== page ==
When you lose someone, there's a feeling of being under a microscope. Your every move examined by family, friends, co-workers, and connections on social media. 

Whether people are actually judging or not, it feels like it to people who are mourning.

It didn’t take more than a few months for people to ask me about dating again. I often found myself thinking; how could I possibly put myself out there ever again? What if the same thing happened again? How could I ever find someone who would understand?


Others seemed confused about my attitude of never wanting a relationship again. It was hard to make them understand I was more than content working on myself, my goals, and my business. 

It was around two and a half years later when the universe decided it was time to cancel my plans.

I met someone at an Italian restaurant. He had big brown eyes, a warm smile and a great sense of humour. I felt drawn to him, just like before. 

And suddenly I found myself changing my mind about relationships, with a whole whirlwind of emotions: fear, anxiety, guilt, panic, excitement. I knew feeling like this was normal as much as I knew that if I didn’t get ahold of this, the chance would pass me by. 

I confided in my family and two close friends about what I was feeling. Each of them told me to do what felt right.  

Absolutely terrified, I went on a date to the movies. Driving home that night, I felt proud of myself. It wasn’t as scary as I imagined it to be, and I knew it was time to open my heart again.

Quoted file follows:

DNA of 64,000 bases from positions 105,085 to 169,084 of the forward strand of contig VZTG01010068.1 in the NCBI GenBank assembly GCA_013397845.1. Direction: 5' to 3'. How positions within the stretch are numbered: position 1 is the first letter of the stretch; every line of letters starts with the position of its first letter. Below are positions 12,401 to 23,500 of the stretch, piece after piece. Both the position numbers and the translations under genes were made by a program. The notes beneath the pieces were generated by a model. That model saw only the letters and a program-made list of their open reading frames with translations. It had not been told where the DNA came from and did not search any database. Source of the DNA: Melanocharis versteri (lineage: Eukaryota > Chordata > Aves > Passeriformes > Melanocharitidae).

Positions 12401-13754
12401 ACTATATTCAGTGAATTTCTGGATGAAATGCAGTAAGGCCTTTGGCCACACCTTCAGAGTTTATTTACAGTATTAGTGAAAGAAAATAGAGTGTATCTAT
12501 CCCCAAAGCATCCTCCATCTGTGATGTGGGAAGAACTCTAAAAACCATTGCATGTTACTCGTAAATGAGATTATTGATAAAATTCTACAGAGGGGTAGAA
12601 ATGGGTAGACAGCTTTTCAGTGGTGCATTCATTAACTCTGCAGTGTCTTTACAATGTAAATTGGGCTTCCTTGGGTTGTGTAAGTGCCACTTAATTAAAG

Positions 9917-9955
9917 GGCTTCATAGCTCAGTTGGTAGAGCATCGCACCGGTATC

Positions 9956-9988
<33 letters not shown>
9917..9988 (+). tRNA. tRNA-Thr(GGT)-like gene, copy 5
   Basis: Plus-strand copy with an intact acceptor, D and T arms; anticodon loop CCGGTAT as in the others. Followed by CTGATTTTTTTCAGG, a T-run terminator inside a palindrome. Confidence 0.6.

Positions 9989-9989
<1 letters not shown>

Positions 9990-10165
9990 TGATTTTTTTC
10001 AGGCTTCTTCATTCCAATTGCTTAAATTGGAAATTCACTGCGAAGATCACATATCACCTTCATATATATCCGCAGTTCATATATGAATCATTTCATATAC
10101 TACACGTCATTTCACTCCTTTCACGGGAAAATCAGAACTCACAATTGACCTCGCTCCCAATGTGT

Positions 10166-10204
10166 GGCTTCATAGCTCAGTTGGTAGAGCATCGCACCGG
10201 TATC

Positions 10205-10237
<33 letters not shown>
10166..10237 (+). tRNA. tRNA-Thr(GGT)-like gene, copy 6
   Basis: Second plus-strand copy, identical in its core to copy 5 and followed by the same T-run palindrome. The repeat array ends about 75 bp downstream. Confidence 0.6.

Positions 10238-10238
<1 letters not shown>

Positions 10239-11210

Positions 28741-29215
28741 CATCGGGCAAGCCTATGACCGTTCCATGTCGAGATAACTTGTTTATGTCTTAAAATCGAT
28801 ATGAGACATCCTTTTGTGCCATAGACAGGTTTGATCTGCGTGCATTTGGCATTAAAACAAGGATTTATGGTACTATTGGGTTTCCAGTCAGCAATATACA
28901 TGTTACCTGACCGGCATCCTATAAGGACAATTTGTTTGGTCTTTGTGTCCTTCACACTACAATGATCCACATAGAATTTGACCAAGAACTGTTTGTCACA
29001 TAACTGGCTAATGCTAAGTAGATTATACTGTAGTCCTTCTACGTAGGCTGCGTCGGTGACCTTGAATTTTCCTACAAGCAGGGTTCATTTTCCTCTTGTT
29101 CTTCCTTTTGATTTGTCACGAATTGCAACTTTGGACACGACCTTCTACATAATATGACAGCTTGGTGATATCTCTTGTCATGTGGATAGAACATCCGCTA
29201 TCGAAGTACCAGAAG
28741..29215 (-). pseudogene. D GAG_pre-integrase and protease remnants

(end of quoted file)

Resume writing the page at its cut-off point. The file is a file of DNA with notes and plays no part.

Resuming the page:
After our third date, I decided to tell him about my past. Because when is it ever the right time to tell someone about the worst thing that ever happened to you?  

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Learning to date again after loss, if only there was a book on that topic! After Jake, I accepted the loss and it was never a priority or need to date again. What was important to me was working on my goals and bettering myself. But the universe of course had other plans for me, like it always does! . Along came @richard.c.cook. From the very early moments of meeting him at a lovely little Italian restaurant, I soon changed my mind. With his big brown eyes, warm smile and sense of humour; it didn’t take long at all. I didn’t go looking for this wonderful person or love, it found me all on its own. That’s what makes it so special. . I am so grateful to have found someone so loving and supportive to have by myside. He slides right into my life and family like he has been there all along. Elzee also loves him as well, just look at her smile in the last picture. #8monthstogether

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The universe knew that dating for me would be very emotionally difficult, so they made sure they sent me someone who was patient, understanding, and supportive. I didn’t go looking for this wonderful person or love, it found me all on its own. I am so glad it did.

Richard and I have now been together for one year. And it’s beyond a relief not having to share my relationship with brain cancer.

Losing a loved one teaches you many things… things you would rather have learned another way. Life moves forward, you are not alone, and love does live on. 

I have also learnt if the time is right and the person is right, you will know. Just as you knew before. 

If you would like to support Danielle, you can find her on Etsy, Instagram or Facebook.

Feature Image: Supplied.